Following the brutal murder of a 8-year-old Brooklyn boy and the high-profile Casey Anthony trial, Senate Republicans introduced a bill today that would create a new crime punishing people who kill a child with life behind bars.
The bill, introduced by a handful of Senate Republicans including Sens. Stephen Saland of Poughkeepsie and Greg Ball of Patterson, Putnam County, would enact more than two dozen new provisions or crimes, including new felony charges for hiding a child’s death or not reporting to police when one goes missing.
Ball, who had been pushing for a previous version of “Caylee’s Law,” had the most aggressive of the half-dozen quotes included in a press release announcing the new bill, saying that it’s “unthinkable that Casey Anthony would get off with anything less than the death penalty.”
Anthony was acquitted in a murder trial following the mysterious death of her young daughter in a case that attracted an enormous amount of national media attention.
“The outcome made most people shake their heads with disbelief and disgust, knowing that some wait on death row having been rightfully convicted with much less evidence,” Ball said in the statement.
Courtesy of the Senate GOP, the bill would enact the following, among other provisions:
> Create a new felony for concealing the death of a child. A death of
a child is profoundly tragic, and the concealment of such not only could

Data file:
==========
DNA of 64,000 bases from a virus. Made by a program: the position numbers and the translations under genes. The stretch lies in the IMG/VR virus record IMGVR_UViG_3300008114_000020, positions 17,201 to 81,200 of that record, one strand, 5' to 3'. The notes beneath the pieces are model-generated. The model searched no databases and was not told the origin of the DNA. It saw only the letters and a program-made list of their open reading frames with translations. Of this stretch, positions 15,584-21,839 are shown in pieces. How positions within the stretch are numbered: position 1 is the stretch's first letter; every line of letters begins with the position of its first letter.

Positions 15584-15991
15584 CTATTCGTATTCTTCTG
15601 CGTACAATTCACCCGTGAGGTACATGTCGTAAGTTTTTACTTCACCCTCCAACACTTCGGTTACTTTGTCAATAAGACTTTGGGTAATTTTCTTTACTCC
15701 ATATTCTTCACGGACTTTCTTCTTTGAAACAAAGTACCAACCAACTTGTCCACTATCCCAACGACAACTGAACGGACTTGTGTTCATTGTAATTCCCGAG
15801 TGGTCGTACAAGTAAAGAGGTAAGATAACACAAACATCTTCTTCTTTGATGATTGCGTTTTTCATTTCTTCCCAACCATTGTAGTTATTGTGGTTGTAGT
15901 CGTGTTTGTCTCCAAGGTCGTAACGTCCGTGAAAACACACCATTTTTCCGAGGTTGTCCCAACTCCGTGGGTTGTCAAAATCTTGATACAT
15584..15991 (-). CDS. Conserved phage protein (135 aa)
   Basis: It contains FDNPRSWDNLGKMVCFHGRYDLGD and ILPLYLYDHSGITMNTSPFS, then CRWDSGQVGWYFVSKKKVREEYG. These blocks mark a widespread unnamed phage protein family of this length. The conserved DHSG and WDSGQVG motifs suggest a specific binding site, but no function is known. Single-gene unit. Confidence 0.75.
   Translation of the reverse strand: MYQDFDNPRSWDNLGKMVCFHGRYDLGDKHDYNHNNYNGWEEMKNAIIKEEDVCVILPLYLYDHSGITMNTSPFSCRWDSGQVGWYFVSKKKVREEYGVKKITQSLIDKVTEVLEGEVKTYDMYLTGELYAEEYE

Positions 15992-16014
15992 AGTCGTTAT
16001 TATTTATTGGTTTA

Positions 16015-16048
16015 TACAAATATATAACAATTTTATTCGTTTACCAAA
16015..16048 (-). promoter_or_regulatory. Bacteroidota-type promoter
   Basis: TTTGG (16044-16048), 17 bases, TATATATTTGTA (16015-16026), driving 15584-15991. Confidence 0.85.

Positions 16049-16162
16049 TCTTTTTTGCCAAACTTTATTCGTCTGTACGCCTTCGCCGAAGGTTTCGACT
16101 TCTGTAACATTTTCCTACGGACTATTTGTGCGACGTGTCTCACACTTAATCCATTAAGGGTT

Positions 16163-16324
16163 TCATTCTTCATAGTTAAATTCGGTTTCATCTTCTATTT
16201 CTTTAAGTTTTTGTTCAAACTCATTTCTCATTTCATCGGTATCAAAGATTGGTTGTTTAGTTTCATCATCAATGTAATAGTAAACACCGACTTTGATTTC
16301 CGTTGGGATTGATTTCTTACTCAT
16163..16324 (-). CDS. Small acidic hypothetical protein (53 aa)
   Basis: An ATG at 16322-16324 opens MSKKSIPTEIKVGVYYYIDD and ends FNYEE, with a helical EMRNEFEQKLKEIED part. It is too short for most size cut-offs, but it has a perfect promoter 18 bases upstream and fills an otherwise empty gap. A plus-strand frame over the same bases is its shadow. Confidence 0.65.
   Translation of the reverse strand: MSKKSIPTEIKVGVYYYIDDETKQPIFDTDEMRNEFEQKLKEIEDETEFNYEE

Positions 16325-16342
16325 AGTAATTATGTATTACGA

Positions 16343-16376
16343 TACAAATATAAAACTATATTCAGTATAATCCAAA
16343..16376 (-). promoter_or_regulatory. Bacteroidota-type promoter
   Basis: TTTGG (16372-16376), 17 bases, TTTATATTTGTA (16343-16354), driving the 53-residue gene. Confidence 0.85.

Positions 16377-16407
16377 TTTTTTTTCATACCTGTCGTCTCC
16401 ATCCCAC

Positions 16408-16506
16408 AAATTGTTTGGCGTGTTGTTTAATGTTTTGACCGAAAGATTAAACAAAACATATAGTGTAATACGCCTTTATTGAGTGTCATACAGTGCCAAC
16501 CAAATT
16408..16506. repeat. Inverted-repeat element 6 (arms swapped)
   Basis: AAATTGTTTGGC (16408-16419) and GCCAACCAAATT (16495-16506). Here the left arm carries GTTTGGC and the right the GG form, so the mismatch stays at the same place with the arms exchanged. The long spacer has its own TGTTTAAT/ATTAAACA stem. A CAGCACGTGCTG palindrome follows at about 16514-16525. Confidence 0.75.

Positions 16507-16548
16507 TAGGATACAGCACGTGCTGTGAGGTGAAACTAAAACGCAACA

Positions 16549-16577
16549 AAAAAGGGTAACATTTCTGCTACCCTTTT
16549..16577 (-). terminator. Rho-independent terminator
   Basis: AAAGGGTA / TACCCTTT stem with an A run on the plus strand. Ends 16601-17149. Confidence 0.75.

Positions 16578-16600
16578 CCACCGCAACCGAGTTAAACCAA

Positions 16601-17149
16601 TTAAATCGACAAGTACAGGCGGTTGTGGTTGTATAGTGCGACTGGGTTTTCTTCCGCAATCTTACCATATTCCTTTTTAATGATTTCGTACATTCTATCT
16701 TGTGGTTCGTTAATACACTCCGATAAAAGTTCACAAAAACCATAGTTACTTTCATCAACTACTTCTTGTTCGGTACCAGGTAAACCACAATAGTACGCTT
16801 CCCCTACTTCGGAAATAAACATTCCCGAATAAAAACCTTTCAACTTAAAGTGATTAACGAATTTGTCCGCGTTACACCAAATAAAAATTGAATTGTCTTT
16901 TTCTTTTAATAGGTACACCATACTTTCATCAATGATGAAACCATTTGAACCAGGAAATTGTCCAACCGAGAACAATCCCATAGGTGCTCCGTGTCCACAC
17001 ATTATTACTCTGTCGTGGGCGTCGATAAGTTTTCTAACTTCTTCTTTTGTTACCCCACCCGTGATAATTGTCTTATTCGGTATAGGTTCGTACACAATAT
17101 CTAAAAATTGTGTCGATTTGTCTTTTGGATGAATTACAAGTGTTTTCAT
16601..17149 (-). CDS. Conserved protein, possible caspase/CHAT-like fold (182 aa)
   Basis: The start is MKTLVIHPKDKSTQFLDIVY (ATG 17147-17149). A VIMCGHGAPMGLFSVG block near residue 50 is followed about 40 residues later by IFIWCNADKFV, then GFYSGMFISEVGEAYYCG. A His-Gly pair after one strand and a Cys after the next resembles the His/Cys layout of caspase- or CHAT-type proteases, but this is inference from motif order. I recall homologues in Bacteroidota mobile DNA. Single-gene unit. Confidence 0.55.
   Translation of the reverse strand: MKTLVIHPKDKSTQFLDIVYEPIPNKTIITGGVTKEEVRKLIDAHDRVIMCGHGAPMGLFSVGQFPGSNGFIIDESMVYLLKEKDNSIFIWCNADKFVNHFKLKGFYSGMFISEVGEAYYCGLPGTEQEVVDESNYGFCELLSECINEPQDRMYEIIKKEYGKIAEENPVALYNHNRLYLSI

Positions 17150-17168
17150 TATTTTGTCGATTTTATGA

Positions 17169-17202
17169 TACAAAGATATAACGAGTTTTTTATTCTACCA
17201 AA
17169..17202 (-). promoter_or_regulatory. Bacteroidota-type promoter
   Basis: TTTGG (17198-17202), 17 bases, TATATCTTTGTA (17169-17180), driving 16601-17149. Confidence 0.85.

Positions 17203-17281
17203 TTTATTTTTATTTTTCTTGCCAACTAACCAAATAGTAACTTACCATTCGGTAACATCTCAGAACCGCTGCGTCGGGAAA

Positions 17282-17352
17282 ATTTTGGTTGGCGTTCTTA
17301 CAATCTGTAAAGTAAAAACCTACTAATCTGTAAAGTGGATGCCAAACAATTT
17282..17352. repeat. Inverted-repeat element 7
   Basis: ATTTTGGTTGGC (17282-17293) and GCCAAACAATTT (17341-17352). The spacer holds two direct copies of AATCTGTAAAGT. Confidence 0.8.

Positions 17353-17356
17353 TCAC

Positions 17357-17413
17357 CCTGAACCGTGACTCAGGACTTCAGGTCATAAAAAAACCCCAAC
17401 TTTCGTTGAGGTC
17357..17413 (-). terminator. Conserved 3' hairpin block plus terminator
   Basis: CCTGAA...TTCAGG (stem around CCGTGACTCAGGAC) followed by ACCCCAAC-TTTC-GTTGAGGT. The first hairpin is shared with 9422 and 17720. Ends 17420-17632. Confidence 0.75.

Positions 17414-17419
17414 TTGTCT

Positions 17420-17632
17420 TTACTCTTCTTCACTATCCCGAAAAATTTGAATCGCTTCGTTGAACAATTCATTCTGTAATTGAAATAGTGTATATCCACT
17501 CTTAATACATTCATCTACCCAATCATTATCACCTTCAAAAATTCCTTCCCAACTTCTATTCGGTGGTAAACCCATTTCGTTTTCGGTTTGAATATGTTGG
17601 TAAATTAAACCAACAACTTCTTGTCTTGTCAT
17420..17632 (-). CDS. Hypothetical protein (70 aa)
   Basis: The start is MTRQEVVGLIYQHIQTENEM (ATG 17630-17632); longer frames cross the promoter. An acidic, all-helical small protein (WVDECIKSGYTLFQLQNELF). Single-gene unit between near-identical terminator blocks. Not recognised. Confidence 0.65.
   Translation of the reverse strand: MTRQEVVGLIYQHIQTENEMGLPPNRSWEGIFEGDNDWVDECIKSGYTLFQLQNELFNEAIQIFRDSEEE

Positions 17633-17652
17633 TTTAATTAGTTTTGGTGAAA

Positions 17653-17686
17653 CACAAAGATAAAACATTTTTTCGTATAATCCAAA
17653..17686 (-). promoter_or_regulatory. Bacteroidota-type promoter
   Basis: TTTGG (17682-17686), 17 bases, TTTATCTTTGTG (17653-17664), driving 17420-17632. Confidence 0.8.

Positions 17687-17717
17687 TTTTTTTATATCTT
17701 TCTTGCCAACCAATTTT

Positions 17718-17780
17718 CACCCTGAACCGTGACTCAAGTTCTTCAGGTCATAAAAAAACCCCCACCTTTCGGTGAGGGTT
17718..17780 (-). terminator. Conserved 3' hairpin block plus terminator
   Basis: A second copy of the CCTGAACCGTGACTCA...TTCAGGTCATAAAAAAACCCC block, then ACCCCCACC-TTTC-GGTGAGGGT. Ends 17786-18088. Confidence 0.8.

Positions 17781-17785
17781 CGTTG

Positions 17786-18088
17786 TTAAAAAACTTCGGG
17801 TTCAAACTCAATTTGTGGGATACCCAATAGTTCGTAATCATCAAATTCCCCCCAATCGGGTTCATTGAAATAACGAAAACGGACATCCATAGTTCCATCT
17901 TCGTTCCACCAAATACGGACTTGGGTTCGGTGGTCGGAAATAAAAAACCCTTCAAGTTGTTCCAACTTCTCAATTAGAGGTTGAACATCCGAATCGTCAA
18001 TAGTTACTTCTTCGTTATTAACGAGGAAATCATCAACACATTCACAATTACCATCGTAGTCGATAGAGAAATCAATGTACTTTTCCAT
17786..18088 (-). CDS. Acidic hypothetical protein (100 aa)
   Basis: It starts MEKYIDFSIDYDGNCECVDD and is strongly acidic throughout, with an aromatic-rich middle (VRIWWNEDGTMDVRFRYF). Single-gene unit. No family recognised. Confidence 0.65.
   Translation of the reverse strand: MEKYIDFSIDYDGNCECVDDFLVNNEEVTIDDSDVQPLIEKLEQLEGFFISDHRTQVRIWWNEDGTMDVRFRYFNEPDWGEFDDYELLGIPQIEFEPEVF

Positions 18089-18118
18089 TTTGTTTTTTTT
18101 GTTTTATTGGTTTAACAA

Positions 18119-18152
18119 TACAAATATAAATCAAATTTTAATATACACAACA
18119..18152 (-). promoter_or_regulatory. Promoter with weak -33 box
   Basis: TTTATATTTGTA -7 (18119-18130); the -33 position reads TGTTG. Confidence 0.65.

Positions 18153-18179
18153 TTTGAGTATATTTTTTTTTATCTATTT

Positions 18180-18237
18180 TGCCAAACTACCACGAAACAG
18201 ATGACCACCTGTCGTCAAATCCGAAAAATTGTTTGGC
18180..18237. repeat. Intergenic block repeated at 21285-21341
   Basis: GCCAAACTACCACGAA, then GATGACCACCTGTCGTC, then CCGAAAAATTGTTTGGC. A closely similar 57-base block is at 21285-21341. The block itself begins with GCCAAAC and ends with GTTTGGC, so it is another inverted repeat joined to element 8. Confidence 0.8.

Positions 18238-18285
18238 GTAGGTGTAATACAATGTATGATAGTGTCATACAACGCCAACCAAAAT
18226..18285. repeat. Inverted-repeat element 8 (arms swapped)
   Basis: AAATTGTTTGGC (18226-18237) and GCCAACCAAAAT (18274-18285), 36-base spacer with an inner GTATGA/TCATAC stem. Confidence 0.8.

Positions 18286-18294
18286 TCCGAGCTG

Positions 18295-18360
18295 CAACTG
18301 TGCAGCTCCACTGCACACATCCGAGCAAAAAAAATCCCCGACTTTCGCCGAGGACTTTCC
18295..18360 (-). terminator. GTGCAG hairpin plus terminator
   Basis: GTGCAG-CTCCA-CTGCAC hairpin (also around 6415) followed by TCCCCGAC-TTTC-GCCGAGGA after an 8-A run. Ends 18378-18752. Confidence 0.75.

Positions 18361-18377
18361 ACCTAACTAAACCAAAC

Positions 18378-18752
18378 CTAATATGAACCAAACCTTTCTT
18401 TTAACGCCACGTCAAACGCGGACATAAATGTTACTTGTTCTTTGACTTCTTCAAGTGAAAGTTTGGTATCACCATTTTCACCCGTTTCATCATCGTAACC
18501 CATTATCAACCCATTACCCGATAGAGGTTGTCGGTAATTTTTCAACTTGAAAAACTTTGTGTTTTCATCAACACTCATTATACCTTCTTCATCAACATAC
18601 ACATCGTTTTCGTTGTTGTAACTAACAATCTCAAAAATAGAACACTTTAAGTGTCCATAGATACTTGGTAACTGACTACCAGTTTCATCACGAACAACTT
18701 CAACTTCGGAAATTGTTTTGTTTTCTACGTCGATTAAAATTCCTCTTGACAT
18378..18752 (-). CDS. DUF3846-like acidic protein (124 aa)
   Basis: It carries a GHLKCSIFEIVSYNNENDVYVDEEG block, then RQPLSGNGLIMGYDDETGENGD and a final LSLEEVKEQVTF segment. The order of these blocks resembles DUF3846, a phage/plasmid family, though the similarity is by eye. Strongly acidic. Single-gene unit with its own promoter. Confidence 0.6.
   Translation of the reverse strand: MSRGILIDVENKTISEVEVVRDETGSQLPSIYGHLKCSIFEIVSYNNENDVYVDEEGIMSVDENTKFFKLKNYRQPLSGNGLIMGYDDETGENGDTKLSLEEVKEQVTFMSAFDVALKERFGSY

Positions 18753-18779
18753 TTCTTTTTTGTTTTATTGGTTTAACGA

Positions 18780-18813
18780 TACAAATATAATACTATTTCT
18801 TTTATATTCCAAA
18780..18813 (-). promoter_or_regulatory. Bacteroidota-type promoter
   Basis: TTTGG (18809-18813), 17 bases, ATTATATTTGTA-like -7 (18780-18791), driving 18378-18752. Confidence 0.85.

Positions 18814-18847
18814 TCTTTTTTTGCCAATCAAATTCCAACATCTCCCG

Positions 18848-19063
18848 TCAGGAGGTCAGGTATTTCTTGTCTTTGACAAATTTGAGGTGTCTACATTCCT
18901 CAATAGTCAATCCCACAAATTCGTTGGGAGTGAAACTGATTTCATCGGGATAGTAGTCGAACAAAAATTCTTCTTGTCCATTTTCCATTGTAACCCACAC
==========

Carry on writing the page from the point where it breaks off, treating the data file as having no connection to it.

interfere with the prosecution of the one responsible for the death by loss
of evidence, but could also prolong the agony of the family as they search
for their loved one with misplaced hope; > Create a new felony for failing to notify law enforcement when the
whereabouts of a young child is unknown for more than 24 hours; > Create new felony offenses for obstructing the location of a
missing child; > Create a felony child endangering statute to protect children from
especially cruel and sadistic conduct. Under current law, unless physical
injury results, the infliction on children of sadistic, painful, dangerous
punishments can typically be charged only as misdemeanors; > Create a statute to protect children from serious reckless abuse.
To the extent existing laws address reckless conduct, they minimize the
seriousness by treating it as a low level offense or often include the
requirement that the conduct be “depraved,” an element that New York courts
have in recent years interpreted in a way that is extremely difficult to
prove; and > Increase penalties for repeat child abusers.